• Beauregard D, Enders E, Boisclair D, Kidd K (2013) Consequences of circadian fluctuations in water temperature on the standard metabolic rate of Atlantic salmon parr (Salmo salar). Can J Fish Aquat Sci 70:1072–1081

    Article  Google Scholar 

  • Bœuf G, Payan P (2001) How should salinity influence fish growth? Comp Biochem Physiol C Toxicol Pharmacol 130:411–423

    Article  Google Scholar 

  • Boonyaratpalin M, Thongrod S, Supamattaya K, Britton G, Schlipalius LE (2001) Effects of β-carotene source, Dunaliella salina, and astaxanthin on pigmentation, growth, survival and health of Penaeus monodon. Aquac Res 32:182–190

    Article  Google Scholar 

  • Burg MB, Ferraris JD, Dmitrieva NI (2007) Cellular response to hyperosmotic stresses. Physiol Rev 87:1441–1474

    Article  Google Scholar 

  • Cao F, Wang H (2015) Effects of salinity and body mass on oxygen consumption and ammonia excretion of mudskipper Boleophthalmus pectinirostris. Chin J Oceanol Limnol 33:92–98

    Article  Google Scholar 

  • Choi K, Cope WG, Harms CA, Law JM (2013) Rapid decreases in salinity, but not increases, lead to immune dysregulation in Nile tilapia, Oreochromis niloticus (L.). J Fish Dis 36:389–399

    Article  Google Scholar 

  • Doolan BJ, Allan GL, Booth MA, Jones PL (2008) Effects of cage netting colour and density on the skin pigmentation and stress response of Australian snapper Pagrus auratus (Bloch & Schneider, 1801). Aquac Res 39:1360–1368

    Article  Google Scholar 

  • Eslamloo K, Akhavan SR, Eslamifar A, Henry MA (2015) Effects of background colour on growth performance, skin pigmentation, physiological condition and innate immune responses of goldfish, Carassius auratus. Aquac Res 46:202–215

    Article  Google Scholar 

  • Fang ZH, Tian XL, Dong SL, Dai C, Wang GD (2014) Effects of salinity on the activity of non-specific immune enzymes of juvenile tongue sole cultured in various salinities. J Ocean Univ China 44:46–53 (in Chinese with English abstract)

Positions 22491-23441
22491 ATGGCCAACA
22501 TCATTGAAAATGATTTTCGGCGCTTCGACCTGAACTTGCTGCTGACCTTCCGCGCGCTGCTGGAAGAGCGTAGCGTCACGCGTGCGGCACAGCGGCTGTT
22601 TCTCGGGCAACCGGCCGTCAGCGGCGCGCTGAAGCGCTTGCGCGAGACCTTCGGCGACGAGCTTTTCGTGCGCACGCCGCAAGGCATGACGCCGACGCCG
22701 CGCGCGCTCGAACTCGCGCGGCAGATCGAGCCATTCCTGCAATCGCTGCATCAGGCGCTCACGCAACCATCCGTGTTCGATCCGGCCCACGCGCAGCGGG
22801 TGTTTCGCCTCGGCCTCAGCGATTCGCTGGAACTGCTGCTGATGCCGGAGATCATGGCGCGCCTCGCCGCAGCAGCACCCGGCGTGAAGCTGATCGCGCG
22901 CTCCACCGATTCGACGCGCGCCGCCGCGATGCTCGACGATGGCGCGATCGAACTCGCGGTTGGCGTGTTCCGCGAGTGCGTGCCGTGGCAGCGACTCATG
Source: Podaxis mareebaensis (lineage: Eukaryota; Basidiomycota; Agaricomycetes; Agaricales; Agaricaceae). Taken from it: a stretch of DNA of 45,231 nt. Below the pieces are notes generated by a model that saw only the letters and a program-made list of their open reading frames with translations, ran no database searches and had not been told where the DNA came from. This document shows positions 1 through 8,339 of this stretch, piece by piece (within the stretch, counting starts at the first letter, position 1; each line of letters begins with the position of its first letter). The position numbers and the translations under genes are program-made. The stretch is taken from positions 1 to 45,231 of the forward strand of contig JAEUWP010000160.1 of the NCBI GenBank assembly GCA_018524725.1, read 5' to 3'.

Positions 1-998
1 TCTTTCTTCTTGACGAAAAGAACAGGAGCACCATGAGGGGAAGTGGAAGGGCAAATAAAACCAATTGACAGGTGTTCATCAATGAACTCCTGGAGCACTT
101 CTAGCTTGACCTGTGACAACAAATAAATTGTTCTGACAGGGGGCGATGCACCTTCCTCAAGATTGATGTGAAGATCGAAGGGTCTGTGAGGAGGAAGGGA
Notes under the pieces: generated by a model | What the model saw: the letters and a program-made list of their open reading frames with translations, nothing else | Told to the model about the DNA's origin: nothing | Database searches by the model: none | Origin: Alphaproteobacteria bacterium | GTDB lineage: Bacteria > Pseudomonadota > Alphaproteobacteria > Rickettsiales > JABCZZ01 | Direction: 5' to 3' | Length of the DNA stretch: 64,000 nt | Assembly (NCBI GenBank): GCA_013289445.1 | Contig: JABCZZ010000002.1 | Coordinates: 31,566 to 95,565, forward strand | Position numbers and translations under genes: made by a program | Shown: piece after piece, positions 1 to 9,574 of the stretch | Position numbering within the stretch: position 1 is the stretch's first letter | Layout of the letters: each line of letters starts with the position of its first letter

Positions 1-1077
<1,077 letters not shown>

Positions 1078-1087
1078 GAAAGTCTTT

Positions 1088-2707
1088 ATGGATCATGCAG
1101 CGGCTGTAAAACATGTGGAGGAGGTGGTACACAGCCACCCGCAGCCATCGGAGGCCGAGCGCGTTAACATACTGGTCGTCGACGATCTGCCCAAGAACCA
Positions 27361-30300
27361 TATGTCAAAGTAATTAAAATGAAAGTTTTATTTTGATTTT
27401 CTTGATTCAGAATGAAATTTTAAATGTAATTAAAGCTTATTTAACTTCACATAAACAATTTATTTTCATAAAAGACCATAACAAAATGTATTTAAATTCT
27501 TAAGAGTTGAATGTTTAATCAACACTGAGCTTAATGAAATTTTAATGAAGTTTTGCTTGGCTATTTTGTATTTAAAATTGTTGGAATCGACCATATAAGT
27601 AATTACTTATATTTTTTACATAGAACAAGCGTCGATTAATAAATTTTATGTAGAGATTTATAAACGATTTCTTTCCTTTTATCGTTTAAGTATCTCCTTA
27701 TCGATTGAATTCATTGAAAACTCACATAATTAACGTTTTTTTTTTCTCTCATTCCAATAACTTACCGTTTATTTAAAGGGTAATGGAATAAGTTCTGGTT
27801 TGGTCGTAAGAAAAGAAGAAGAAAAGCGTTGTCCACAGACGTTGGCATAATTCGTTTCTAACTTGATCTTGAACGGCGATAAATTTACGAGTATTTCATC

Google Scholar 

  • Feng J, Xu LW, Lin HZ, Guo ZX, Guo GX (2007) Effects of salinity on growth and several immune parameters of juvenile cobia, Rachycentron canadum. J Fish Sci China 14:120–125 (in Chinese with English abstract)

    Google Scholar 

  • Fisher C, Bodinier C, Kuhl A, Green C (2013) Effects of potassium ion supplementation on survival and ion regulation in Gulf killifish Fundulus grandis larvae reared in ion deficient saline waters. Comp Biochem Physiol A Mol Integr Physiol 164:572–578

    Article  Google Scholar 

  • Fuentes J, Soengas JL, Rey P, Rebolledo E (1997) Progressive transfer to seawater enhances intestinal and branchial Na+–K+-ATPase activity in non-anadromous rainbow trout. Aquac Int 5:217–227

    Article  Google Scholar 

  • Glew RH, Saha AK, Das S, Remaley AT (1988) Biochemistry of the leishmania species. Microbiol Rev 52:412–432

    Google Scholar 

  • Handeland SO, Imsland AK, Nilsen TO, Ebbesson LO, Hosfeld CD, Pedrosa C, Toften H, Stefansson SO (2014) Osmoregulation in Atlantic salmon Salmo salar smolts transferred to seawater at different temperatures. J Fish Biol 85:1163–1176

    Article  Google Scholar 

  • Haney DC, Nordlie FG, Binello J (1999) Influence of simulated tidal changes in ambient salinity on routine metabolic rate in Cyprinodon variegatus. Copeia 1999:509–514

    Article  Google Scholar 

  • Harris J, Bird DJ (2000) Modulation of the fish immune system by hormones. Vet Immunol Immunopathol 77:163–176

    Article  Google Scholar 

  • Hirose S, Kaneko T, Naito N, Takei Y (2003) Molecular biology of major components of chloride cells. Comp Biochem Physiol B Biochem Mol Biol 136:593–620

    Article  Google Scholar 

  • Hwang PP, Lee TH (2007) New insights into fish ion regulation and mitochondrion-rich cells. Comp Biochem Physiol A Mol Integr Physiol 148:479–497

    Article  Google Scholar 

  • Imsland AK, Handeland SO, Stefansson SO (2014) Photoperiod and temperature effects on growth and maturation of pre- and post-smolt Atlantic salmon. Aquac Int 22:1331–1345

    Article  Google Scholar 

  • Laiz-Carrion R, Guerreiro PM, Fuentes J, Canario AV, Martin Del Rio MP, Mancera JM (2005) Branchial osmoregulatory response to salinity in the gilthead sea bream, Sparus auratus. J Exp Zool A Comp Exp Biol 303:563–576

    Article  Google Scholar 

  • Liu S, Jiang X, Hu X, Gong J, Hwang H, Mai K (2004) Effects of temperature on non-specific immune parameters in two scallop species: Argopecten irradians (Lamarck 1819) and Chlamys farreri (Jones & Preston 1904). Aquac Res 35:678–682